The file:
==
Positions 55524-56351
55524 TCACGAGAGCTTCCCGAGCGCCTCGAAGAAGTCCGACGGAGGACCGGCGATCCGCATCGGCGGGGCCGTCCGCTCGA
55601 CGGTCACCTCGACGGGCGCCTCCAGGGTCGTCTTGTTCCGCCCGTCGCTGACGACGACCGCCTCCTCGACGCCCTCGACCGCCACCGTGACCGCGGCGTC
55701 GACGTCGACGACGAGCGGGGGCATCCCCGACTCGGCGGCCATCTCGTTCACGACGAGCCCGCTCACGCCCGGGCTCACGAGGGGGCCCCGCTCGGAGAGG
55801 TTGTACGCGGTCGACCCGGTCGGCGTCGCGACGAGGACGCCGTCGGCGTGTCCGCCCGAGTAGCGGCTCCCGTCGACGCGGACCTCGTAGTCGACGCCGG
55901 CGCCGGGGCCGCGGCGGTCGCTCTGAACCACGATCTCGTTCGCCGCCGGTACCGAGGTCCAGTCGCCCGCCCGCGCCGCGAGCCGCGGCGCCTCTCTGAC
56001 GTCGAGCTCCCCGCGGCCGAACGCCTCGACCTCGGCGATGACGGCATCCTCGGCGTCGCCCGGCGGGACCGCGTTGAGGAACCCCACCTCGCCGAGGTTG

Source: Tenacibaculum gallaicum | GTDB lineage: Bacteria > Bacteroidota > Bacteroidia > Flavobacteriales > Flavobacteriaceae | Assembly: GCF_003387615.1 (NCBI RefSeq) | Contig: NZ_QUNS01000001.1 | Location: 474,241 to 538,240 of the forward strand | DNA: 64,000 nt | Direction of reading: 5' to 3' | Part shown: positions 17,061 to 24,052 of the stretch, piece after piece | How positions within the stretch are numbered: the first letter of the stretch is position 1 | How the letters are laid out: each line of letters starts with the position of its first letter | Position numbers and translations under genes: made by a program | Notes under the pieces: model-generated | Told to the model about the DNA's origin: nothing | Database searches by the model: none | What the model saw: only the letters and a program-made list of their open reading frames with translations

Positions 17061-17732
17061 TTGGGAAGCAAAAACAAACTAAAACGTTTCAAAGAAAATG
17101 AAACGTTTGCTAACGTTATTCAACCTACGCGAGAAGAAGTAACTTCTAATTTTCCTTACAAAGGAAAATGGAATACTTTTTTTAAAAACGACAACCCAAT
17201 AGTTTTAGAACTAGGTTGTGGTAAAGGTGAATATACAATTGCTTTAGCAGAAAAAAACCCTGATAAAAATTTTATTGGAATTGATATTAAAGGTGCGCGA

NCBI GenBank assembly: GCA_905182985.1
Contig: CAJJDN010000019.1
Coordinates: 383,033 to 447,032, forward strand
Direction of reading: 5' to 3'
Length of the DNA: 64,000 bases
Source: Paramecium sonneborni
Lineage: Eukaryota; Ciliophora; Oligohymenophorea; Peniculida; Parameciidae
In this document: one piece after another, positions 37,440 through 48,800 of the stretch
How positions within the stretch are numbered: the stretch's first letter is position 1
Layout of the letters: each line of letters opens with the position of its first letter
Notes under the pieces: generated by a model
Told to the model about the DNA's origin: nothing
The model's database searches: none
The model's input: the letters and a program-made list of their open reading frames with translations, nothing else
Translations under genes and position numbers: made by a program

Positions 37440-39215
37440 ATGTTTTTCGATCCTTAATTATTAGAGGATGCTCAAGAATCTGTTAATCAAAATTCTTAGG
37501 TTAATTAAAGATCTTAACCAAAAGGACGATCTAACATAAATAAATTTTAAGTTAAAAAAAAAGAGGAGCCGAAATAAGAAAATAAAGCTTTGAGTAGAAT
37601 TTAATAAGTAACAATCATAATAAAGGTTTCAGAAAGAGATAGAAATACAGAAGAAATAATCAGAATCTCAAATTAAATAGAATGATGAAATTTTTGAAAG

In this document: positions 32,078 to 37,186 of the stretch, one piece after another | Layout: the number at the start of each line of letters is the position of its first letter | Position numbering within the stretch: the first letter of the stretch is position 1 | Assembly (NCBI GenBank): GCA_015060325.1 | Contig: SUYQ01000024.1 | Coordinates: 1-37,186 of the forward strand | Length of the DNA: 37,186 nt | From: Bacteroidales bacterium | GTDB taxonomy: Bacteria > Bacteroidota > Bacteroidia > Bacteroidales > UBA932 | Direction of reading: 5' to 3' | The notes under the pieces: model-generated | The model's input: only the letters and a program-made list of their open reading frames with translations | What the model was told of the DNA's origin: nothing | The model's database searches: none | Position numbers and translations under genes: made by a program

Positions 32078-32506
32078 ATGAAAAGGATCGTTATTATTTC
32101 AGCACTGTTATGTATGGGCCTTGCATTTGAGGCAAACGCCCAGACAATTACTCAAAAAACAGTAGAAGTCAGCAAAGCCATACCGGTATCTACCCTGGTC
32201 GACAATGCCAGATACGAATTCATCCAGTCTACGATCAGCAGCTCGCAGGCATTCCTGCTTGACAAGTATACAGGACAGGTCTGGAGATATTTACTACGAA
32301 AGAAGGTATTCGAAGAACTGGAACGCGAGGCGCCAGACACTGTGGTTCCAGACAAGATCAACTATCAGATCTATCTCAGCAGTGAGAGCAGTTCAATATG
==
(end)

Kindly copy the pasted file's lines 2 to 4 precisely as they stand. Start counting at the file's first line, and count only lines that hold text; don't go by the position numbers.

55524 TCACGAGAGCTTCCCGAGCGCCTCGAAGAAGTCCGACGGAGGACCGGCGATCCGCATCGGCGGGGCCGTCCGCTCGA
55601 CGGTCACCTCGACGGGCGCCTCCAGGGTCGTCTTGTTCCGCCCGTCGCTGACGACGACCGCCTCCTCGACGCCCTCGACCGCCACCGTGACCGCGGCGTC
55701 GACGTCGACGACGAGCGGGGGCATCCCCGACTCGGCGGCCATCTCGTTCACGACGAGCCCGCTCACGCCCGGGCTCACGAGGGGGCCCCGCTCGGAGAGG